The Philippines is blessed with a thriving marine ecosystem, supported by reefs and mangrove forests. And the Hundred Islands National Park, the first Natural Park in the Philippines and in Southeast Asia, is no exception. Its alluring cerulean waters, strewn with 123 islets, is also home to the fragile and diverse jewels of the Philippine Sea – the Coral Reefs. They shelter, feed and protect a copious number of sea creatures of the Park. They also aid the 123 islets in protecting the city’s coast from the impact of waves. Their hard and soft corals with awe-inspiring forms and interesting hues that glistened mystically in the deep, creates a magical underwater vista. Divers and snorkelers can have the time of their lives gliding over it and beside the many magnificent fishes and other sea creatures.
Sadly, these gems became endangered in the Philippines and some parts of the world and started to sink in a deplorable state, a trend that local and foreign scientists believe maybe irreversible. With the onslaught of dynamite and cyanide fishing, aggravated by neglect and increase in population, the Park finally met the same plight.
However, decisive programs that target the rehabilitation and restoration of the splendor of these beautiful and vital water resources have been implemented. Artificial reefs were introduced in parts of the Park, where the corals are quite depleted. Hope became strong at the frequent visits of fishes, which eventually settled in or near the area of the artificial reefs. Just like the natural reefs, they will serve as vital breeding grounds for the sea creatures, so they could again flourish and replenish the Park’s resources. And the City is committed in securing the protection of these new treasures.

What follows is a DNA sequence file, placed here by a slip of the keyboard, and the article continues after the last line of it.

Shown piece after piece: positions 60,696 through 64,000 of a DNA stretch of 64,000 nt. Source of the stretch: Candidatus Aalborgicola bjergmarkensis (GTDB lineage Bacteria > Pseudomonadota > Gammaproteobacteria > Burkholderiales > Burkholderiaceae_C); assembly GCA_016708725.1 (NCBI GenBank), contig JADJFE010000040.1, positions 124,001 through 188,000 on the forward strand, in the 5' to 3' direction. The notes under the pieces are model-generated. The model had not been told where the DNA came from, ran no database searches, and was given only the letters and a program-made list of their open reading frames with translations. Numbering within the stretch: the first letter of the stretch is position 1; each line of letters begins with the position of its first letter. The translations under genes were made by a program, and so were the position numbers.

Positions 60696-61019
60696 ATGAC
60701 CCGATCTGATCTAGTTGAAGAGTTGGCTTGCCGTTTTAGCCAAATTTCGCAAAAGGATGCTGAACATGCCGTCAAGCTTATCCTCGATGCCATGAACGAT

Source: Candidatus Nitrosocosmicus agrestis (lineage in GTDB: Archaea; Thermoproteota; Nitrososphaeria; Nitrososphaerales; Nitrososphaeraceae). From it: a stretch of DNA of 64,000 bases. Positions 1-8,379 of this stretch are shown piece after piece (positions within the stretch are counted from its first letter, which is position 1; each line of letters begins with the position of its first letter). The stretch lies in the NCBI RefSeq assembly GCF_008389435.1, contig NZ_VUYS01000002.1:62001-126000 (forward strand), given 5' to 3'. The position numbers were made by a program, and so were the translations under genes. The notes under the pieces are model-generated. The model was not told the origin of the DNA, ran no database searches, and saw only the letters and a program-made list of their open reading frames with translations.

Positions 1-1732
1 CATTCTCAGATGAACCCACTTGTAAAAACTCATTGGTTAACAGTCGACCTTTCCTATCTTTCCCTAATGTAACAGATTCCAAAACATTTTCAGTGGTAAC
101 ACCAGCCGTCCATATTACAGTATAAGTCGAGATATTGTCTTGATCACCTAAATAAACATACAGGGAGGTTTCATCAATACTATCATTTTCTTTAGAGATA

Now, the Park is on its way up to recovery and tourists who would immerse themselves in a diving or snorkeling underwater exploration beneath its revitalized waters, would find it beginning to breathe in the scent of its old health and magnificence, supported by both natural and artificial reefs.
The following items should be prepared and followed:
1. The case of air tanks
2. Use of Area Flags
– Break off the team into smaller groups
– Align the clams on the ropes laid
3. Handling of the Tridacna
2 divers/ Clam
Firm footing of the diver (removal of fins)
Construction gloves, slates, fin clips
Snorkel and tags
Move the clams – DO NOT LIFT
Do not pick up Clams with corals on them
4. The dives
Max 20ft for 20 mins 1,500psi or 100 bar
Guides- snorkelers and divers
Silty bottom; slight current; 86F/30C
The Sites: o Coral Garden – 15 divers o Governor’s island- 10 divers